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William Snyder

Oct 14, 2014
Dr. William Snyder

Dr. William Snyder

A lot of your research focuses on increasing biodiversity in agricultural systems. Why do you think biodiversity on farms is so important?

We know that modern farming practices, which often involve huge monocultures of just a single crop species, have been associated with explosive pest outbreaks. In contrast, it is relatively rare to see any single

species suddenly become very common in more diverse, natural environments. This suggests that the ecological simplification that we see on many farms might be the underlying cause of many pest problems. If we can figure out specifically how and why greater biodiversity is beneficial, and how to practically restore biodiversity to farms, we might be able to capture biodiversity’s benefits.

My lab group works mostly with the predators, parasitoids, and pathogens that attack plant-feeding (herbivorous) pest insects. We have consistently found that greater biodiversity among these “natural enemies” leaves pests with no place to hide in space or time. So, biodiversity is good for biological control.


What exactly does bio-control mean and how does it work?

Biological control, what we sometimes call natural pest suppression, is the combined effect of the many different predators and pathogens that attack pest insects, weeds, and other “unwanted biodiversity” on farms. Beneficial predators and pathogens are naturally present on most farms, but can be disrupted by tillage, pesticide applications, or other disturbances.

salad greens

‘Diversity’ can mean different things. How do you define diversity, and what aspects of diversity are most important to consider in healthy farm ecosystems?

Ecologists generally split biodiversity into two components—richness and evenness. Richness is the number of species that is present, while evenness is the balance in species’ abundances. In our research, we have found that natural pest control is strongest when (1) there are many predator, parasitoid and pathogen species attacking the pest all at once, and (2) when the natural enemy species are similarly abundant. That is, you need both many species and a balance among those species.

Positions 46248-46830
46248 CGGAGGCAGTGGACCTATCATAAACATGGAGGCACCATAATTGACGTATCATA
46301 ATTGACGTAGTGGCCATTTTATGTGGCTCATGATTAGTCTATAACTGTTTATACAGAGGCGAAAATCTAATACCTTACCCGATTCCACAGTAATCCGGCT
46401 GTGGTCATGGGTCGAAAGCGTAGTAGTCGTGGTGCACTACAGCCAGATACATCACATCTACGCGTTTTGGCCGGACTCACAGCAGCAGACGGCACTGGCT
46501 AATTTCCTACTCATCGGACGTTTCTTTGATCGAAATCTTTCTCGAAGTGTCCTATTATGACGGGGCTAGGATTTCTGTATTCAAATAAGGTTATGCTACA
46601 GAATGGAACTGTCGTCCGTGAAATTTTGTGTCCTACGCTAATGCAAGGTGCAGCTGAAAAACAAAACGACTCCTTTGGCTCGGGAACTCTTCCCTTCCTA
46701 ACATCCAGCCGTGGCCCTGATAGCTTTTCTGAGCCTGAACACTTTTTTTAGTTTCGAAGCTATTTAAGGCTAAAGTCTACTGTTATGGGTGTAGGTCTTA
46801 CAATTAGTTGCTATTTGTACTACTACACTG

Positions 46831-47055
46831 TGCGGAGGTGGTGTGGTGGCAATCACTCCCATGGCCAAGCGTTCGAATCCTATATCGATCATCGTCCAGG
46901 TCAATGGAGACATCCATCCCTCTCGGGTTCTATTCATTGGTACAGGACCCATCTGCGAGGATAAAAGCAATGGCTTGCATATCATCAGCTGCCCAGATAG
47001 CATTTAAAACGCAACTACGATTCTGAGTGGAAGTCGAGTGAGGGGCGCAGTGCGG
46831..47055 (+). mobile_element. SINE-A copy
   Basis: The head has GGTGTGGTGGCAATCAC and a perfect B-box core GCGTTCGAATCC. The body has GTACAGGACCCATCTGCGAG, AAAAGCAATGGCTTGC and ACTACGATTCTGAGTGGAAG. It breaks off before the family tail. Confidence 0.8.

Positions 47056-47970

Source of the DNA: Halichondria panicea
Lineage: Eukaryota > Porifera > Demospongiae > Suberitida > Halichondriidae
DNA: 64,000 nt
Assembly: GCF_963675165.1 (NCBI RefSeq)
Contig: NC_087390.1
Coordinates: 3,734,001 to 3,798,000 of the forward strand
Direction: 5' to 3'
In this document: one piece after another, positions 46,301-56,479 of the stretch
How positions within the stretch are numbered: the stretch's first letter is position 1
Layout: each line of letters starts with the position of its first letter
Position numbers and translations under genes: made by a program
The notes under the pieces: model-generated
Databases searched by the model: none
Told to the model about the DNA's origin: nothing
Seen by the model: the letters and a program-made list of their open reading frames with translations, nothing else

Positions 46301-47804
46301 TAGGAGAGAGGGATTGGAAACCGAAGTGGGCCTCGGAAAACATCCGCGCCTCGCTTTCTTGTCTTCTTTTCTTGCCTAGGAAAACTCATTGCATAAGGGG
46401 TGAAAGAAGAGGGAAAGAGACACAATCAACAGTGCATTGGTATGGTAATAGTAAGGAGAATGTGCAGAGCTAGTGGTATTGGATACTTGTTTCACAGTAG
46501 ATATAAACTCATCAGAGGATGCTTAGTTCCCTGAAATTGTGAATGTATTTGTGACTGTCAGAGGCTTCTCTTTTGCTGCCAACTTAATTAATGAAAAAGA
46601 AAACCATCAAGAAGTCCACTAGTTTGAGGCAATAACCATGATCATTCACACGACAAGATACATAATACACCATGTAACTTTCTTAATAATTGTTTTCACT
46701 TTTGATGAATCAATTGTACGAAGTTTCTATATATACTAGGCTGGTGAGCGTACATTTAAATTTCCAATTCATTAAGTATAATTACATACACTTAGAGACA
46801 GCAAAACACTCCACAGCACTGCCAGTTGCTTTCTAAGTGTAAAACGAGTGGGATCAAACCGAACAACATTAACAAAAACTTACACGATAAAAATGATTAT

Natural enemy biodiversity provides at least two things of value. First, having many species makes it more likely that you will have a natural enemy that is particularly good at killing each of the different pests that may arrive on your farm. Second, when you have many different enemy species that do many different things, this provides a “blanket attack” such that pests have nowhere to hide in space or time. For example, many predatory insects and spiders hunt pests in the plant foliage, while many insect-killing pathogens live in the soil. When both predators and pathogens are present, pests face attack whether they are climbing on the plant or moving from one plant to another across the ground.


What are some projects that your lab is currently working on?

A syrphid eating aphids

A syrphid eating aphids

We always have a lot of different things going on, but there are two new projects that we are particularly excited about. The first is our “Biodiversity and Natural Pest Suppression (BAN-PestS)” project. This was inspired by an interesting observation: long-time organic farmers reported to us that aphids and caterpillars no longer seemed to be a problem in their brassica (broccoli, cauliflower) crops. This is surprising because these are some of the most troublesome pests for beginning organic farmers. The long-time growers suspect that pest-killing natural enemies have become more abundant and diverse on their farms through time. Another possibility is that improved soil quality is leading to “healthier” plants, better able to defend themselves against pests. On both “old” and “new” organic farms, we are tracking predation by looking for the DNA of pest insects within the stomachs of their predators – sort of a “CSI” approach to measuring natural pest control. To search for links between soil quality and plant health, we are carefully characterizing soil quality on each farm, while also looking at the activity of plant genes active in plants’ defense against pests. Our goal is to provide growers with practical information for how to encourage naturally pest-resistant farms.